Im a big fan of JJ fabrication skills. If I suddenly became independantly wealthy, my path would probably be a lot similar to his. Id aquire a lot of the tools he did, learn from a lot of the people he did, and setup a shop like he has with Austin Speed Shop. Just cuz he may or may not be an asshole in real life doesnt mean shit to me. I just like to see poeple work metal,
Watching a show about some prick forging, welding and building stuff is better then watching SOA or anything else ANY DAY.
Cole foster is definitely one of the best builders and probably has the best taste of most. Ive always loved coles style, his mooneyes bike he built for te show in yokohama is unbelieveable. I just don't think cole has the skills of Jesse. I think one thing that sets JJ aparts is the blacksmithing. I think blacksmith work is cool as shit.
Last edited by TheSandman; 12-05-2012 at 9:17 AM.
Actually, in their time and place, WCC bikes are quite rad. When that dude from fast and furious (friends with Conrad and Paul Cox) rolled up to the Invitational on a WCC bike, it was hard not to be impressed by the vision and execution of that machine - it wasn;'t my taste but it was beautiful - the problem I have is the world has changed/moved on/progressed/evolved and JJ hasn't. So despite his talents, skills and bankroll, I don't really care to see another repeat performance of a repeat performance...
This was just posted by GMG on Facebook. This is a bike Aaron built for David Coker.
I dig the hell out of it, but I'm sure it will be plenty polarizing.
I don't get the whole blacksmith thing. I mean it's great if you're making horse shoes, buckboards or suits of armor but on a motorcycle it just screams, "I'm trying sooo hard to be different and go where no man has gone before."
Whether or not that took the skills of 100 Chinamen railroad workers is irrelevant to the fact that it's not a bike you could ride.
Which should be the metric for how bikes are judged.
Motorcycles can be art in their beauty and functionality. But if you try to make it art from the start, it just comes off as trying too hard. My opinion, obviously...
Which is why every corporation that commissioned an OCC bike has it displayed in a lobby and not being ridden to and from the office.
If I see a dude riding/camping with a Pan, knuckle, or any other 60ish year old bike that gets all my respect.
I understand that bike. I guess. But I'd rather have a bike I could ride on a camping trip.
But you could argue that if bikes should be judged on how rideable they are, a 60 year old pan or knuckle ain't going to win any awards, since you'll spend equal time working on it as riding. Some will argue they can be just as reliable, but in this day and age, you ride a pan or a knuckle because you WANT to ride a pan or knuckle, not because they're the best choice for reliability or rideability.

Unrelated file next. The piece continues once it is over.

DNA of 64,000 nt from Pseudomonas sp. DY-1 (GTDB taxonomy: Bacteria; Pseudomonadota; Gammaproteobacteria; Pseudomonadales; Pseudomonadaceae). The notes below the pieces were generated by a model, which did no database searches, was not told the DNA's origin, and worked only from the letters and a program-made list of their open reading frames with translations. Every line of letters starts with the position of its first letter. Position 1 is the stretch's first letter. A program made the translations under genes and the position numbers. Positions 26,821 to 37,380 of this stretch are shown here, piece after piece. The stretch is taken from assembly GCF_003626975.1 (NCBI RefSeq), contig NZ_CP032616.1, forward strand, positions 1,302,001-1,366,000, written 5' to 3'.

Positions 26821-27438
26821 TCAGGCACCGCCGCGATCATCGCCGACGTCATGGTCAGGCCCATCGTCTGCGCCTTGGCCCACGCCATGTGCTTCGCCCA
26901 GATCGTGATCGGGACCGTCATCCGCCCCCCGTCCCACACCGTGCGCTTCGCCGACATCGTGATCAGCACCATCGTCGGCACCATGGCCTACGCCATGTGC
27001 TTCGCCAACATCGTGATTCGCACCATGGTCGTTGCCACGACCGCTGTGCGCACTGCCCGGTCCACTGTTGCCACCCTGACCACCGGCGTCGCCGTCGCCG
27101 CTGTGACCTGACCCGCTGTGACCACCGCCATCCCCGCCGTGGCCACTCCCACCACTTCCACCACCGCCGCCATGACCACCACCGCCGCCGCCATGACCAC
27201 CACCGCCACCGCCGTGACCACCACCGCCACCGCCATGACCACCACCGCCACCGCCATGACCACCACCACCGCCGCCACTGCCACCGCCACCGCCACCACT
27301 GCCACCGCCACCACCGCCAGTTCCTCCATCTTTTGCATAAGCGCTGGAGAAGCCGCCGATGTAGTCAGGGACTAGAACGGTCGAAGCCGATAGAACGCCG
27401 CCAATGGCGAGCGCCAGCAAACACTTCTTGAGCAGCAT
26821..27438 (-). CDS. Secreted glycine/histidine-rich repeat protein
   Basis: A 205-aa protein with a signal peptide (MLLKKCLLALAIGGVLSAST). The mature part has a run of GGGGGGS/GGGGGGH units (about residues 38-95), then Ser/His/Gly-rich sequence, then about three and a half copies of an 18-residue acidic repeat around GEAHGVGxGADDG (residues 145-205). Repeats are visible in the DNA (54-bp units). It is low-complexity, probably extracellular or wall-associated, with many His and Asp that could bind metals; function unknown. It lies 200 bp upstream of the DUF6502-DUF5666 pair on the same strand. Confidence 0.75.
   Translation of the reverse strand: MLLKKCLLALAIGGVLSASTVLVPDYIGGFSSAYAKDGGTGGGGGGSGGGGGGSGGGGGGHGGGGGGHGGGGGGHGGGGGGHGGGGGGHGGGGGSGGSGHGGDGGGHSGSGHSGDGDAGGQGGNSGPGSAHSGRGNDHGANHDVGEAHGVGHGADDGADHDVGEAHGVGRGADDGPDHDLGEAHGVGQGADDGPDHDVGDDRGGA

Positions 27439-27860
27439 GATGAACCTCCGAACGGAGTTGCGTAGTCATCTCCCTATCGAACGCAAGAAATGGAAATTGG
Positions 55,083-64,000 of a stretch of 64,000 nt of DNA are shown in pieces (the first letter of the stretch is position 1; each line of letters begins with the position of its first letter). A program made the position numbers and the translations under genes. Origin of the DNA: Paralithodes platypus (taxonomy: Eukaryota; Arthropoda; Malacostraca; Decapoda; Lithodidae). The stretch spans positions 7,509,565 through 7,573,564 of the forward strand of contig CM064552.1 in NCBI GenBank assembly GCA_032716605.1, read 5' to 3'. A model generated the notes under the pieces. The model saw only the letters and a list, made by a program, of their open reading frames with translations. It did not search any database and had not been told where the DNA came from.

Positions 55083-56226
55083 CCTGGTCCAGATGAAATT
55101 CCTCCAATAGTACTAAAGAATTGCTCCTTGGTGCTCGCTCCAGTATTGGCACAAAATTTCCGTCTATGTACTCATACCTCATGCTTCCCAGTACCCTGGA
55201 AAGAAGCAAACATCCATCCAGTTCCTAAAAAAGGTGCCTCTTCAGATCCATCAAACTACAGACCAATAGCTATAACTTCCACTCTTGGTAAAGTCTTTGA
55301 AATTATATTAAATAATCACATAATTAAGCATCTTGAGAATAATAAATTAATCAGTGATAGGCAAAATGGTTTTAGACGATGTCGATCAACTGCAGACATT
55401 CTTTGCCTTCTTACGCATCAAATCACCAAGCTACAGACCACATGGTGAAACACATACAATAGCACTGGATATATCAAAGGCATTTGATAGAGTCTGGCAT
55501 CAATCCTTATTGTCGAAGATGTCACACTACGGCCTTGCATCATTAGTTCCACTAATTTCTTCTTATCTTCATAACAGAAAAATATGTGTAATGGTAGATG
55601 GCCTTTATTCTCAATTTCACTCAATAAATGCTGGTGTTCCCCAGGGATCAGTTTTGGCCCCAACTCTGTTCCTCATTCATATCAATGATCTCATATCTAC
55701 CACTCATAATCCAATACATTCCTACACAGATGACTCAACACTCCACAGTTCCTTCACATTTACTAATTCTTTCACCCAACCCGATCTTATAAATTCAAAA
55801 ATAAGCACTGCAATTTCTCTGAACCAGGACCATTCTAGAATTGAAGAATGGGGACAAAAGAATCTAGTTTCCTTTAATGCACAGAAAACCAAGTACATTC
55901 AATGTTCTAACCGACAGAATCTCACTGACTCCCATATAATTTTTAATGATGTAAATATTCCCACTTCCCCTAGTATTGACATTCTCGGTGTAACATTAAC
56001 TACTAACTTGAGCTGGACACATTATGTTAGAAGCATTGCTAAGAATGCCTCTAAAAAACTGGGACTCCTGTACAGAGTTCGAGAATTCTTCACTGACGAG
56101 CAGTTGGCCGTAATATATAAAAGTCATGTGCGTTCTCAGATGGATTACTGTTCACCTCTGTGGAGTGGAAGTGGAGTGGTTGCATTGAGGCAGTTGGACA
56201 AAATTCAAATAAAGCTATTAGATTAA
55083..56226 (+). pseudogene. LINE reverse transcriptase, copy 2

The way I look at it, it's all in the intended purpose. If you want something that you can hop on, fire up, and ride anywhere with no problems, you should judge the comfort, functionality, reliability, and overall user friendliness of that bike.
Now if it's something for bar hopping or just pissing on dudes with stock Harleys, it needs to look killer, sound like a caged animal, and be something you'd never consider taking on the interstate.
Is it douchey to want a bike that looks cool first, and is functional second? Well, as it's been said before, most of us are making sacrifices to function for looks here on Chop Cult. Why else would you deal with shit flying up in your face because you don't run a front fender, or ripped up jeans because your belt drive is exposed? Because it just looks cooler.
Not all bikes are created equal, so they can't be judged as such. There's room for both, and personally, I aspire to have (at least) one of each. The way I see it, build your bike however YOU want it. If you build it for you and people just happen to dig it, awesome. If you build it in the hopes of impressing people, that's lame.
But what the fuck, I'm just some dude on the internet.
They are as reliable as can be once shaken down. My oldest bike is the one I ride the most. Sure some stuff rattles loose, and it requires general maintenance more often. But to me, that's a much more worthwhile effort. I'll spend time keeping long forgotten relics on the road and I feel better for it. The ride to wrench ratio is heavily skewed to the riding side of the spectrum.
You just don't throw these things away because the technology has long been eclipsed.
Sure aesthetics plays a huge role. My factory rigid bike handles amazing and is predictable in turns. I weave through traffic fast enough to pass gun-shy street bikes riding the carpool lines.
My long chop with a 12 over fork and king and queen seat is more comfortable than a first class cabin on the Titanic. Laid back with some 6 bend bars.. I could sleep-ride on that bitch.
The bike in the link, I would assume, rides like 2 dudes fucking each other with a barbed wire canoe and they forgot the lube.
AND P.S. we're not just dudes on the internet. We're much more important than that.